18 Jun 2022 5:18 AM GMT
"No one is above law and no one can be allowed to indulge in violence and riots in the name of religion," observed a Delhi Court while rejecting a plea filed by an accused in connection with Jahangirpuri violence case, seeking extension of interim bail plea for the purpose of further education. Clashes had broken out in April in city's Jahangirpuri area during a Hanuman...
"No one is above law and no one can be allowed to indulge in violence and riots in the name of religion," observed a Delhi Court while rejecting a plea filed by an accused in connection with Jahangirpuri violence case, seeking extension of interim bail plea for the purpose of further education.
Clashes had broken out in April in city's Jahangirpuri area during a Hanuman Jayanti procession.
Additional Sessions Judge Virender Kumar Kharta turned down the plea of one Neeraj Sarkar, who was granted interim bail of 90 days for appearing in his 12th class examinations. He sought extension for a period of 90 days for preparing for entrance exams for his further career.
Observing that his rights were not absolute in nature and are subject to the rights of other people and law and order situation, the Court observed thus:
"The accused/applicant cannot take the shed of his fundamental rights under Article 25 to 28 of the Constitution of India by indulging in violence and riots."
While noting that education is a fundamental right of any citizen, the Court said that the purpose of interim bail was already completed and that the accused had not produced any material as to in which entrance exam he had to appear.
"The accused/applicant can apply for the entrance exam while remaining in JC also and there is no bar in this regard. This court is of the considered opinion that the submissions of the Ld. Counsel for the accused/applicant for extension of interim bail of the accused/applicant for a period of 90 days for the purpose of preparing for entrance exams for higher studies and applying for the entrance exams / courses is vague in nature," the Court said.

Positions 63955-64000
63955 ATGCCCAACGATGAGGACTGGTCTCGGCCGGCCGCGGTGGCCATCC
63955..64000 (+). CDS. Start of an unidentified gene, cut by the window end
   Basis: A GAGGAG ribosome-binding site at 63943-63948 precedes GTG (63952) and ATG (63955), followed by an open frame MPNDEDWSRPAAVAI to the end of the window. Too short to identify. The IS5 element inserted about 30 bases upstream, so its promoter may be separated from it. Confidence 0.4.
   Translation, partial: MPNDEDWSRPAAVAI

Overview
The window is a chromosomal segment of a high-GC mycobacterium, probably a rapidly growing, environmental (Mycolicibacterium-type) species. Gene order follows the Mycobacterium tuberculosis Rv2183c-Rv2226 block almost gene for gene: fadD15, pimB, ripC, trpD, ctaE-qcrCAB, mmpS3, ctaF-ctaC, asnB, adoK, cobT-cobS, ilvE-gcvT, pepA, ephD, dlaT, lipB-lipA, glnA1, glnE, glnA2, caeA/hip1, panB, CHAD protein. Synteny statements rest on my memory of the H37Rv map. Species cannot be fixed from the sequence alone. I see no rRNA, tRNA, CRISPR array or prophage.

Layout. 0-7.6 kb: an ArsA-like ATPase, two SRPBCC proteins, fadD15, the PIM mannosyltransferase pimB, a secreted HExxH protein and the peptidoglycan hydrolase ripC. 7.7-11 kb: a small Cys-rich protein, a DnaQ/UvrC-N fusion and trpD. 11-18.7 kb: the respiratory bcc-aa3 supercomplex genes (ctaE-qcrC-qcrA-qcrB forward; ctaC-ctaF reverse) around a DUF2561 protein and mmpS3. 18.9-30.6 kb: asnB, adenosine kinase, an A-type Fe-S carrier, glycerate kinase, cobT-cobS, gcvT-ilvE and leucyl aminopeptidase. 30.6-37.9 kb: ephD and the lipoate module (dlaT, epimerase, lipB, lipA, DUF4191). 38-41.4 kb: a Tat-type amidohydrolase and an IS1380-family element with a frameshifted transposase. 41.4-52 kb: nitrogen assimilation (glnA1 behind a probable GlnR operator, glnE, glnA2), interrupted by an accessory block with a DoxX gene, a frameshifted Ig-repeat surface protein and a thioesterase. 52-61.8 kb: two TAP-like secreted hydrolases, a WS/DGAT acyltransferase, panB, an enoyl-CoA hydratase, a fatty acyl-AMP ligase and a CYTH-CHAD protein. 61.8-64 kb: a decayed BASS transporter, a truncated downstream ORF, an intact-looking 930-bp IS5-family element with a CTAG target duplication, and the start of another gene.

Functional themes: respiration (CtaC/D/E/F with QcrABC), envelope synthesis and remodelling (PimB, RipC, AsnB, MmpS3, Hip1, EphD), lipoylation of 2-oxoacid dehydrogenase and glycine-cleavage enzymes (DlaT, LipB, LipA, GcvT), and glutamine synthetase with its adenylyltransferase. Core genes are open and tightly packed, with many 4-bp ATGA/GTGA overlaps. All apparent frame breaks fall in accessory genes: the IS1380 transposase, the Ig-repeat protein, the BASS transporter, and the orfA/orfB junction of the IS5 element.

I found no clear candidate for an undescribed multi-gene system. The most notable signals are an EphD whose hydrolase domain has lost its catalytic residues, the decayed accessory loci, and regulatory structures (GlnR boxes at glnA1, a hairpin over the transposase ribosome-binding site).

The Court further opined that while all the persons are equally entitled to the freedom of conscience and right to freely profess, practice and propagate religion, however, the same is not absolute and is subject to public order, morality, health and other provisions of the Constitution of India.
"The members of unlawful assembly are involved in riots. Several police officials and public persons have sustained injuries. The unlawful assembly of which the accused/applicant was a member, have damaged the public properties due to which the law and order situation in the area became tensed and as per the reply of IO, situation is still tensed," the Court said.
Accordingly, keeping in view the gravity of the offence, the fact that investigation was still pending and that the purpose of interim bail had been fulfilled, the Court rejected the plea.
The FIR was registered under sec. 147, 148, 149, 186, 353, 332, 323, 427, 436, 307 ,120B of the Indian Penal Code and sec. 25 of the Arms Act.
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